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[*] posted on 25-10-2014 at 04:19
this worked


Hi...I thought i would like to share this after just finding this site..Ive just joined up now !

I have been fascinated by phosphorus for years and tried a few things that didnt work..however this did...
I got some phosphoric acid from a chemical company (Also easy to make,which i have, by digesting bone ash (used in pottery and available from pottery supplies) in H2SO4) heated it in a glass beaker over a gas burner (with mesh) until it smoked meaning it was dehydrated to pyro,or is it meta? let it cool...added about 10 times the amount of finely ground activated carbon (thats all I had on hand.I originally intended to use charcoal) then stuffed some of the really thick paste a third of the way into a quartz domestic heater element that i had taken the coil out of and rewound on the outside (I used a variac but other elements in series would give the possibly needed control) and heated it for about 2 hours.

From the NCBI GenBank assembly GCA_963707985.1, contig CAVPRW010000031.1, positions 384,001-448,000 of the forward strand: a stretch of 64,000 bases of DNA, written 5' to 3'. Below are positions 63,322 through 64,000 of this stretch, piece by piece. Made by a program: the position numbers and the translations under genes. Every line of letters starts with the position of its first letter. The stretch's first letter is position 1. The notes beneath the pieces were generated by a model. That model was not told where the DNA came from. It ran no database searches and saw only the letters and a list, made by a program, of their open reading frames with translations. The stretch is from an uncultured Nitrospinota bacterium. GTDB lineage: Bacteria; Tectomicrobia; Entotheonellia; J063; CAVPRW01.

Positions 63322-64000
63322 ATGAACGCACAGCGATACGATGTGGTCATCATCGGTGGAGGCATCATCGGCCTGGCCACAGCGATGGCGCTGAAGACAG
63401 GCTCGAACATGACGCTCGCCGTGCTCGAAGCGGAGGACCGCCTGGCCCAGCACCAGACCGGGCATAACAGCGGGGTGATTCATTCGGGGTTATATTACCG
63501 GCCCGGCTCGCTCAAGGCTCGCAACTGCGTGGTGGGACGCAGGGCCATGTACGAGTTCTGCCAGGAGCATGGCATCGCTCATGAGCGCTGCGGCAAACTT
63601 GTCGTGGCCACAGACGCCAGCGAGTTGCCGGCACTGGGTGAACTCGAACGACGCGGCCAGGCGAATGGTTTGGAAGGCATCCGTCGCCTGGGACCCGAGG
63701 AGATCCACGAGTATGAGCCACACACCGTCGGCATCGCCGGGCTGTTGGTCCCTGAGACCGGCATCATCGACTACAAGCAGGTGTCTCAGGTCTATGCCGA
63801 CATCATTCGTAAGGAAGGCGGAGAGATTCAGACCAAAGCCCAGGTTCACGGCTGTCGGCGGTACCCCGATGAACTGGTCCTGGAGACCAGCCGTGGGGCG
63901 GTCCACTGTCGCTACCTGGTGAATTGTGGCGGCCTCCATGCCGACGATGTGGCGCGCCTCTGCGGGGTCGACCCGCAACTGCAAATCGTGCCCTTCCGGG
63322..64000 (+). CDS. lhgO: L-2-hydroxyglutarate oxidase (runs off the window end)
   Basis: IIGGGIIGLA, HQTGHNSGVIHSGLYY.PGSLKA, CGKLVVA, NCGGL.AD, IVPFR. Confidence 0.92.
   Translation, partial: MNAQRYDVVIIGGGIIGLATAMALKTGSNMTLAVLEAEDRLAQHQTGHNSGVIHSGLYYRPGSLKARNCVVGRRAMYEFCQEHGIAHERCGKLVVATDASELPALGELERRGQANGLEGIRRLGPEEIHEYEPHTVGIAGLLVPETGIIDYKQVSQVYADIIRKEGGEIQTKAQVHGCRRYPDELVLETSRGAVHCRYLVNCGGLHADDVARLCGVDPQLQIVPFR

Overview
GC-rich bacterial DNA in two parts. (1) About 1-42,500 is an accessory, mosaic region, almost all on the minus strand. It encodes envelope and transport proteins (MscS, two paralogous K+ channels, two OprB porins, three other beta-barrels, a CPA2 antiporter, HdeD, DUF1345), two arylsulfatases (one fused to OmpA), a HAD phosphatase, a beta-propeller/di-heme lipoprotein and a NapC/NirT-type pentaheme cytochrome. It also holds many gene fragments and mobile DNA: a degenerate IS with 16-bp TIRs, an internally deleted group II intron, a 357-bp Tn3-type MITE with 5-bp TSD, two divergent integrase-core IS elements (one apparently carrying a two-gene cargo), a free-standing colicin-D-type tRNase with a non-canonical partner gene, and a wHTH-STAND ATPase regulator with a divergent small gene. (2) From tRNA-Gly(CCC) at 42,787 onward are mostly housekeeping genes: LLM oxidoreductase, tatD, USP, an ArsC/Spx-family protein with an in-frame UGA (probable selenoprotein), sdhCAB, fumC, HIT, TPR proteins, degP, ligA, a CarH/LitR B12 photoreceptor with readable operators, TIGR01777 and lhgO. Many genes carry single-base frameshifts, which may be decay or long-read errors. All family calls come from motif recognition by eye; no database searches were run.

When it was cold i took it into the dark and there it was...a faint glow of green...It glowed a lot more brightly when I blew into it displacing the phosgene and other gasses protecting it from the air...I was stoked !!!....Ive been meaning to do it on a big scale but been to busy.. From what i learned one needs to slope tube slightly upwards as goo melts before reducing and tries to run out..Block end in which you put reaction mixture with some sealer and start winding wire 2 inches from said end so you can keep a damp rag around sealer to prevent it burning..(I used urethane but fireclay would be way better and no wet live rag either !!..Hope someone likes this...I did !!